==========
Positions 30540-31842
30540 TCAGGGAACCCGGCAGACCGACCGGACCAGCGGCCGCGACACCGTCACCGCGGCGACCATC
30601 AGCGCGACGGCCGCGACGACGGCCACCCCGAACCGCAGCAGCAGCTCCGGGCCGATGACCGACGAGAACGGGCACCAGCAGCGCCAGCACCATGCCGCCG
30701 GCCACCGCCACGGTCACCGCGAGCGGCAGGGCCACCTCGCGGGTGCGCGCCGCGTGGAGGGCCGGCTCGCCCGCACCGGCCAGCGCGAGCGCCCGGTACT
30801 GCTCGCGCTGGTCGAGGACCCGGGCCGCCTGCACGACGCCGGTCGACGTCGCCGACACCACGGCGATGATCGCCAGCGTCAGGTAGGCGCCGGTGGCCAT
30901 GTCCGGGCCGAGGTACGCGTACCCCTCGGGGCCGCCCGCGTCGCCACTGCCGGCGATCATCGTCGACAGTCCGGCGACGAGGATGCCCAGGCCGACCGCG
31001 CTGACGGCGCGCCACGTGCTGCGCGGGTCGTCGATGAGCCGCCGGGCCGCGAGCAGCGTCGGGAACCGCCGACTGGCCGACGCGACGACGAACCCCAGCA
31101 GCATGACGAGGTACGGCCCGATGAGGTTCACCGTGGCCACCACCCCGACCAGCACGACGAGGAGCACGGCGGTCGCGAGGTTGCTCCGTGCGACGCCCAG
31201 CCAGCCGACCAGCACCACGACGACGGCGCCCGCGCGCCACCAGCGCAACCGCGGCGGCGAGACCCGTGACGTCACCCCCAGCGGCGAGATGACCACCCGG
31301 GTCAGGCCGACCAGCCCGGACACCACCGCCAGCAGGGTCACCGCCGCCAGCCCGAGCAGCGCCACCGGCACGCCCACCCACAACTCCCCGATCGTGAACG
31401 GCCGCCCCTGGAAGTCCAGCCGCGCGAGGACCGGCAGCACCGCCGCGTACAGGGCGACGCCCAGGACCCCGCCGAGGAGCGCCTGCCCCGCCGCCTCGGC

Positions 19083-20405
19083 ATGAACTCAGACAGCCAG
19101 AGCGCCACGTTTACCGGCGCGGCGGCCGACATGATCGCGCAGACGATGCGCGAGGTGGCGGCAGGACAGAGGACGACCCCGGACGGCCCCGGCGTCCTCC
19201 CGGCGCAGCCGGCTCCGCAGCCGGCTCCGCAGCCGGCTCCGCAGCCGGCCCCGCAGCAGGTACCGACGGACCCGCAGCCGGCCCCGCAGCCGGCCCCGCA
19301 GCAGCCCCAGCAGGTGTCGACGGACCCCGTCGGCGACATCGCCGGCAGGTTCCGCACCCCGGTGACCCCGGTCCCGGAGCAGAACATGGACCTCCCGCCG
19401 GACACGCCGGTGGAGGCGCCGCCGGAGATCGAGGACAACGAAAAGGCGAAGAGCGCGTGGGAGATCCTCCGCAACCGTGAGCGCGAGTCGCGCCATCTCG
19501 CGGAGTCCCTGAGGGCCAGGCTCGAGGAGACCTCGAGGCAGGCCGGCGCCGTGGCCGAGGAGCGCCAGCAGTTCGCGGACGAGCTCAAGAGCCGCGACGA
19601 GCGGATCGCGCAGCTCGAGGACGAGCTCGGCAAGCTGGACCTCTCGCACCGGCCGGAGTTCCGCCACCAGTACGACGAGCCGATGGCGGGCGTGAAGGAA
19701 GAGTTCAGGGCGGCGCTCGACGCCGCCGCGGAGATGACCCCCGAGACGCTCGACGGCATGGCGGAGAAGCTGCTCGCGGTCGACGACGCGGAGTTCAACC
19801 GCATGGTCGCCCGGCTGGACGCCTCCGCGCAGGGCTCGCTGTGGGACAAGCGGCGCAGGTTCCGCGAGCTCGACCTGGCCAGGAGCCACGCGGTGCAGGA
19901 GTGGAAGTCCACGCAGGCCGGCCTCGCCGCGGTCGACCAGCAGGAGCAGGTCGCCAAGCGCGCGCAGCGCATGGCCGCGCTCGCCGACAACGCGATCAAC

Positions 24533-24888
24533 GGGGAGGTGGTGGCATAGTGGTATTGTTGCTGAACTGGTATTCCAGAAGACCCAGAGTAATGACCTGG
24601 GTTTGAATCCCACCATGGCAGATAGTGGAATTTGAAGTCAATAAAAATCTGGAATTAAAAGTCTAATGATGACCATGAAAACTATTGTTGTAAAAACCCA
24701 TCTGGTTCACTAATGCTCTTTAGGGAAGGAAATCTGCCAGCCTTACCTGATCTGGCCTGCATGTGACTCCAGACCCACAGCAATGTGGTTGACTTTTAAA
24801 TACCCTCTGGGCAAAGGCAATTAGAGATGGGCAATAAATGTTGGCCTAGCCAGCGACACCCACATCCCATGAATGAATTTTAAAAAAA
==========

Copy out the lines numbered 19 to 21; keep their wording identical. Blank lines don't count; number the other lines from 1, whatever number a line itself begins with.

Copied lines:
19601 GCGGATCGCGCAGCTCGAGGACGAGCTCGGCAAGCTGGACCTCTCGCACCGGCCGGAGTTCCGCCACCAGTACGACGAGCCGATGGCGGGCGTGAAGGAA
19701 GAGTTCAGGGCGGCGCTCGACGCCGCCGCGGAGATGACCCCCGAGACGCTCGACGGCATGGCGGAGAAGCTGCTCGCGGTCGACGACGCGGAGTTCAACC
19801 GCATGGTCGCCCGGCTGGACGCCTCCGCGCAGGGCTCGCTGTGGGACAAGCGGCGCAGGTTCCGCGAGCTCGACCTGGCCAGGAGCCACGCGGTGCAGGA